Q & A: Are ''Imaged'' Documents Enough?

Q & A: Are ''Imaged'' Documents Enough?

Copyright 2003, Traffic World, Inc.


My company is in the freight bill payment processing business and we are considering implementing an imaging solution for our clients. We would image the freight bills and all of their corresponding backup. My question is this: if we have the images archived, can we destroy the original documents?


In general, yes.

There are circumstances in which I''d hang onto the original. Notarized documents, for example; imaging technology is two-dimensional and can''t properly capture the notary''s seal. Likewise documents that incorporate holograms or which are in part authenticated by details of their stationery or the ink employed in their printing (passports, folding money, etc.). There are other documents that have legal significance beyond what imaging can reflect.

But for the most part, the law has progressed to the point that imaged documents - whether analog on microfilm, microfiche, etc., or digital on various forms of electronic preservation - are as acceptable in law as the original papers themselves. For safety it''s best to preserve imaged documents on media that can''t readily be altered - CD-ROM disks rather than hard drives, etc. Some legal experts make much of the fact that modern techniques make selective altering of graphic images a veritable breeze. But there are ways around even image preservation on unalterable media (copy the data, with the alteration you want, onto a new CD-ROM and destroy the old one), and what''s really fundamentally different between this and old-fashioned forgery of original paperwork?

So overall I''d feel fairly comfortable preserving only imaged documentation (properly backed up and stored, of course) without maintaining the originals. If you have specific questions about particular types of documents, I''d suggest you consult an attorney specializing in electronic commerce law for the latest developments.

Liability insurance in Mexico


We recently held a meeting with current and potential truckload carriers to handle our intra-Mexico moves. Eighty percent of the moves are solely intra-Mexico. The balance are picked up in El Paso, Texas, or delivered to El Paso for interlining to our U.S. and Canadian plants.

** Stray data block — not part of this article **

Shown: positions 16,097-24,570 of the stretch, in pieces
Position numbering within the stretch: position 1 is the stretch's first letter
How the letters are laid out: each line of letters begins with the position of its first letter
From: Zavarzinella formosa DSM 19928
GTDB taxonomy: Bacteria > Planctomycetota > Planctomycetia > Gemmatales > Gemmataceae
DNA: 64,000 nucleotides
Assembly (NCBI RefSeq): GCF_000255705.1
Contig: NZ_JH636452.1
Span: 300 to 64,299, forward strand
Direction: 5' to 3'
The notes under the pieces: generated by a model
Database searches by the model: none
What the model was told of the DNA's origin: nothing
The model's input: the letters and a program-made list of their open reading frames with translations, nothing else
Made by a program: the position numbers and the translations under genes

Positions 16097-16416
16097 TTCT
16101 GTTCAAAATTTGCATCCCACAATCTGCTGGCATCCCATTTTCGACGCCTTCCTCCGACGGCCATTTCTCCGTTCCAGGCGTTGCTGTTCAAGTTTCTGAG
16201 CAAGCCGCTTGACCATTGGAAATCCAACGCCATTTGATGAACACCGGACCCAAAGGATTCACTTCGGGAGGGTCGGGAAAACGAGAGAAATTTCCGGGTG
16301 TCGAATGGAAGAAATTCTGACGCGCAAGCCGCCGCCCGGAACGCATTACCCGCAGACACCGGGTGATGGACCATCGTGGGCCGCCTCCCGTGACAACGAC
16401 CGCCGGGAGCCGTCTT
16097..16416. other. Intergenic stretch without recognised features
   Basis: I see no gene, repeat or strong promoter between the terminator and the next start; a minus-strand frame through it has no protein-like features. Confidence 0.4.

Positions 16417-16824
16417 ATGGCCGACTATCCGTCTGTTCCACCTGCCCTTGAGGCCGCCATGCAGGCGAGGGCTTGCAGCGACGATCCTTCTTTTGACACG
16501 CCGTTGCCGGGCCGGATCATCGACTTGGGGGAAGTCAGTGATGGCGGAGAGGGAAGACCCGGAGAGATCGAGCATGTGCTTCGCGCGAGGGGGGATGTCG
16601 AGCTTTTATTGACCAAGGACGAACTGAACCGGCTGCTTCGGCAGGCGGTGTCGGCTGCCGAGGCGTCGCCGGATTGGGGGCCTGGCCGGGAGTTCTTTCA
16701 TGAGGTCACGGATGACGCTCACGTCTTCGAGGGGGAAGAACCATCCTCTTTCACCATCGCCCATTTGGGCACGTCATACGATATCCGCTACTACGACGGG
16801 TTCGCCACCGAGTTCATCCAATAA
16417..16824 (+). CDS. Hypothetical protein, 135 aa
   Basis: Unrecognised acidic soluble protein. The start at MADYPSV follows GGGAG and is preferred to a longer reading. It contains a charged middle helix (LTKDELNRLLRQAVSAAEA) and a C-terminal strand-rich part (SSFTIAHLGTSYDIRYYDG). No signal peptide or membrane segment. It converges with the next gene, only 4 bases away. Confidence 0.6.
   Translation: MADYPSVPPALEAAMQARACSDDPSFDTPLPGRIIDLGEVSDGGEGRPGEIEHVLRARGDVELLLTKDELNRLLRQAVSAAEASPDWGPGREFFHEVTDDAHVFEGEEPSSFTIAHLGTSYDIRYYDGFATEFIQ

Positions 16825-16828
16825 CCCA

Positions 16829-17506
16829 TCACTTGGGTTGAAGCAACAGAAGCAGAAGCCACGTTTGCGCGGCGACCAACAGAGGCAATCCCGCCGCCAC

We asked the carriers to send us their ACCORD or Mexican version of an ACCORD form to keep a file on their cargo liability insurance. We were told that Mexico does not require cargo liability insurance and that it is only available on a per-load basis, on specific request.

My experience has found all of Europe to be in line with U.S. cargo liability insurance requirements. Do you know if what we were told is true for intra-Mexico traffic?


The carriers told you correctly that Mexico does not require motor carriers to take out cargo liability insurance. I can''t tell you whether such insurance is only available per shipment, but that''s certainly the norm.

There''s an economic reason for this. Mexican law assigns liability to motor carriers only up to a ceiling of 15 times the minimum daily wage in Mexico City per tonne - meaning, as Mexico uses the metric system, a "long" tonne of 2,204.62 pounds. When I checked recently the minimum daily wage was about $3 to $3.50 (the currency exchange rate fluctuates), so that this works out to 2.4 cents a pound at most. Which means maximum carrier liability for a typical load is less than $1,000. In addition, Mexican carriers are liable only if loss or damage results from their own negligence. So what would be the point of insurance?

As your carriers told you, you can buy additional insurance on a load-by-load basis. You must patronize Mexican insurers - foreign insurance carriers aren''t recognized by Mexican law - and you should be aware that collecting is not always easy. Mexican insurance law is such that it strongly favors the insurers - I won''t go into details but such is the case - who thus not uncommonly wind up "settling" claims for a good deal less than full value.

This applies to all of your intra-Mexico traffic. Your cross-border traffic that originates in Mexico also will be subject to the same limitation since it will be moving on Mexican bills of lading. There''s some case law to the effect that liability limitations in foreign B/Ls may not supersede U.S. law - see, Mexican Light & Power v. Texas Mexican Ry., 331 U.S. 731 (1947) - but it''s not directly on point as to this unprecedented circumstance of carriers operating in each others'' countries, and I''m not presently prepared to bank on it. On cross-border traffic originating at El Paso, however, a U.S. bill of lading will be issued subjecting the shipment to U.S. liability standards.

For more information on Mexican as well as other foreign liability standards, see my "Manager''s Guide to Freight Loss and Damage Claims" (Fort Valley, Va.; Loft Press, Third Edition, 2003).

-- Consultant, author and educator Colin Barrett is president of Barrett Transportation Consultants. Send your questions to him at P.O. Box 76, Morganton, Ga. 30560; phone, (706) 374-7201; fax, (706) 374-7202; e-mail, BarrettTrn@aol.com. Contact him to order the 536-page compiled edition of past Q&A columns, published in 2001, at $80 plus shipping.